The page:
attaching clear payload tube to nose cone and coupler?

Dave S.

Well-Known Member
TRF Supporter
Joined
Sep 30, 2022
Messages
52
Reaction score
26
Location
Alexandria, VA
I am fixing up an old half trashed Estes Loadstar II rocket which has a clear payload section.

The nose cone and coupler were attached to the clear payload tube with scotch tape by the original builder. [That is what it says to do in the instructions.]

I plan on repainting the nose cone and coupler glossy black, and then - somehow - attaching them to the clear payload tube. I can't believe there isn't a better way to do this, but I am stumped!

My goal is to make it look like it does in the pictures, but w/o using scotch tape. No matter how clear that is, it going to look crummy,

Suggestions?

cd02e175-a6ac-423a-bdcd-48e0b15c1d57_1.70d3ee33bcd5354fbd15d65091a0a886.jpeg
 

Scott_650

Well-Known Member
Joined
Sep 16, 2015
Messages
1,857
Reaction score
1,332
Location
Louisville OH
Here’s two ways I’ve done it:

1. Mask off the clear tube and paint the upper and lower sections where the shoulder of the nose cone and transition would typically show the same color as the nose cone and transition.

2. Use small reusable plastic rivets to hold the payload section together instead of tape or glue. The rivets still show but, to me, the look like they belong there.
 

Dave S.

Well-Known Member
TRF Supporter
Joined
Sep 30, 2022
Messages
52
Reaction score
26
Location
Alexandria, VA
Here’s two ways I’ve done it:

1. Mask off the clear tube and paint the upper and lower sections where the shoulder of the nose cone and transition would typically show the same color as the nose cone and transition.

2. Use small reusable plastic rivets to hold the payload section together instead of tape or glue. The rivets still show but, to me, the look like they belong there.


Great suggestions!


Thanks,

Dave S.
 

BEC

Well-Known Member
Joined
Feb 19, 2009
Messages
5,099
Reaction score
1,877
Location
Auburn, WA
If you don't paint the upper shoulder of the transition (but the tube instead) you can use "canopy glue" — Pacer Formula 560, or Evergreen Plastics canopy glue (Hobby Lobby has it) or similar — to glue the plastic tube to the balsa coupler. Beacon Fabri-Tac and Foam-Tac will also work for a joint like that. Those might even work if the shoulder is painted....but I've not tried that combination

Or — the really old-school way is to stick some self-adhesive paper on the inside of the payload tube and glue THAT to the shoulder of the transition.
 

BEC

Well-Known Member
Joined
Feb 19, 2009
Messages
5,099
Reaction score
1,877
Location
Auburn, WA
It's a clear plastic tube and white plastic transition & nose cone. More good ideas - thanks.
Oh.... right. And I have one of those kits in my stash somewhere....I don't know why I thought it had a balsa transition.

Actually, though, either type of adhesive (aliphatic like Formula 560) or one with an acetone solvent (the Beacon products) should still work. I think I'd go Beacon if I were doing this one myself. I have been also known to use Scotch Multi-Task tape to build up shoulders for a firm friction fit in situations like these, sometimes along with a Beacon adhesive...such as on the Green Eggs and Olympus egg-lofters that are current Estes products.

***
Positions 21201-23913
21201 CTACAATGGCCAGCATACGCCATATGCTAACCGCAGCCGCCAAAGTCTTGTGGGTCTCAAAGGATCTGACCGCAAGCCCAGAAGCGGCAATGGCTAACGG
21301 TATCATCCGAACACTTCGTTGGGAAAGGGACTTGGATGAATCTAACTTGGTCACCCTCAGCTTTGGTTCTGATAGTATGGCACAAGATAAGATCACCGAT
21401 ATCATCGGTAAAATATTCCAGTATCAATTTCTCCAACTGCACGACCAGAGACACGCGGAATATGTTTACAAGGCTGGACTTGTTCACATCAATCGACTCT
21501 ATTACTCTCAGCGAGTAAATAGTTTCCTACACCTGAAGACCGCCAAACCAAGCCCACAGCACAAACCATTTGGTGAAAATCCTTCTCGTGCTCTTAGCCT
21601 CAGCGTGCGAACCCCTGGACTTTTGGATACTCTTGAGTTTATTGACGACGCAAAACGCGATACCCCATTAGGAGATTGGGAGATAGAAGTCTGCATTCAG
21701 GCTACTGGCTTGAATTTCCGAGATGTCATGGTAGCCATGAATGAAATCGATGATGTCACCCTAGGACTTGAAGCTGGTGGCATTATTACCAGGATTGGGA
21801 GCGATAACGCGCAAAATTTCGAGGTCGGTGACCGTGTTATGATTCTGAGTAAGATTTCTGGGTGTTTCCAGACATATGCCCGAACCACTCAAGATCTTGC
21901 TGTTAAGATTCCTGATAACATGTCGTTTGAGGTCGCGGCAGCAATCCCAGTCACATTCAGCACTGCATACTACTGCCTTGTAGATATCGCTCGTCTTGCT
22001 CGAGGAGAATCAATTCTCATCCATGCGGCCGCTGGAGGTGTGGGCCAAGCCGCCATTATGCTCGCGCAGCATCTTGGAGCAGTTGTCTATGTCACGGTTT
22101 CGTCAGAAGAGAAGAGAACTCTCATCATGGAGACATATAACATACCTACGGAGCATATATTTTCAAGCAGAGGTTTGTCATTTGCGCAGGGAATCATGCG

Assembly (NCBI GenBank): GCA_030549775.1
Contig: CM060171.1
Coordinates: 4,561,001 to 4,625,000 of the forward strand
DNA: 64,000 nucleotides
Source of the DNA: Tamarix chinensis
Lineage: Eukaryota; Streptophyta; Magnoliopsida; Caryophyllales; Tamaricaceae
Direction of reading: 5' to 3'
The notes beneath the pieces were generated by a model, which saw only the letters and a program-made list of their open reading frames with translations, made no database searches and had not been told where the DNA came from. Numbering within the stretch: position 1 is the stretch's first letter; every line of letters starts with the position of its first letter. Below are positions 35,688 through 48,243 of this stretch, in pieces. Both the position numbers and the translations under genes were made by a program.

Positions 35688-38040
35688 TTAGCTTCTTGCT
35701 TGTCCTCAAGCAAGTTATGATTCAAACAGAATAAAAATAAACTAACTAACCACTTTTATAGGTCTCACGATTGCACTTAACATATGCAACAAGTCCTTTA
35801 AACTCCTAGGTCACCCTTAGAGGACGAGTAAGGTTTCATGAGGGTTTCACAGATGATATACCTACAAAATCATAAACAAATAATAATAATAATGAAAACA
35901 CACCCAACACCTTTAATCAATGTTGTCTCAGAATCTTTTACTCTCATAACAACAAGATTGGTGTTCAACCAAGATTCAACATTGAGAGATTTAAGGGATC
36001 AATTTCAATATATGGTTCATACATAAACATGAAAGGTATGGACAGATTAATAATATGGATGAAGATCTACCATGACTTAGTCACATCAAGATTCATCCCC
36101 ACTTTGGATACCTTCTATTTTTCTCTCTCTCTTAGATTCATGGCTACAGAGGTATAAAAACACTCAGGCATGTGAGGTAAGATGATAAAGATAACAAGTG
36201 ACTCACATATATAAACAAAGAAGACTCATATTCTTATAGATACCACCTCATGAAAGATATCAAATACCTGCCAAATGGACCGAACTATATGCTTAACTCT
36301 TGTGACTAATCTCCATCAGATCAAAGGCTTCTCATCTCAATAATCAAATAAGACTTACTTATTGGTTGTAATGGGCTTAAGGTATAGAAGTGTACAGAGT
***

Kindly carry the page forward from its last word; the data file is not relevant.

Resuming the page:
K'Tesh

OpenRocket Chuck Norris
TRF Supporter
Joined
Mar 27, 2013
Messages
20,598
Reaction score
11,870
First... I seal the bottom of the transition. Because in tests, I've had payload sections not blow off because the nosecone blew off first. When I say seal, I mean that it is a watertight seal. If the aft transition is made from balsa, a simple disk of paper (with contact info written on it) is glued to the bottom of the transition, and sealed with PVA glue (it helps to test your glue and inks first (as I've found some glues act as a solvent to ink)) will work. For plastic transitions, I typically use scrap balsa, and superglue it to the bottom of the transition, then shape it to remove any edges that can snag the shock cord or a parachute line. Then I use super thin CA to harden the balsa and ensure that no air can get past it (I've had failures in tests when the balsa wasn't sealed too). I'll often drop a few small pieces of balsa inside the transition, and using a few drops of gap filling CA secure them inside it. This provides an additional layer of sealant, and prevents a slight knock from breaking the lower section of balsa off. The result is, any knock that would remove the seal, would also likely destroy the part.

To stick the clear payload tube to the aft transition, I apply small self-adhesive tabs (similar to the old (Avery brand) dots that Estes used to supply with their kits, prior to the parachutes being premade. to both the inside of the payload tube, and to the shoulder of the transition. Then, using Elmer's glue, I glue the sections together. If I ever need to separate them, I can just soak them in water until the glue fails. With forethought and careful application, you could, however, make the tabs interlocking and thus the joint would be a twist-lock joint (which would work for the nosecone to payload tube, eliminating the need for tape up there).

To mask the shoulder for paint, I like to use letter paper when possible (office paper will do if I don't have letter paper) wrapped around the payload tube, and taped together (w/o the tape being allowed to touch the payload tube).
 
Last edited:

BEC

Well-Known Member
Joined
Feb 19, 2009
Messages
5,099
Reaction score
1,877
Location
Auburn, WA
....and actually that could work with a blow-molded payload adapter, too....as in the OP's case.
 
Top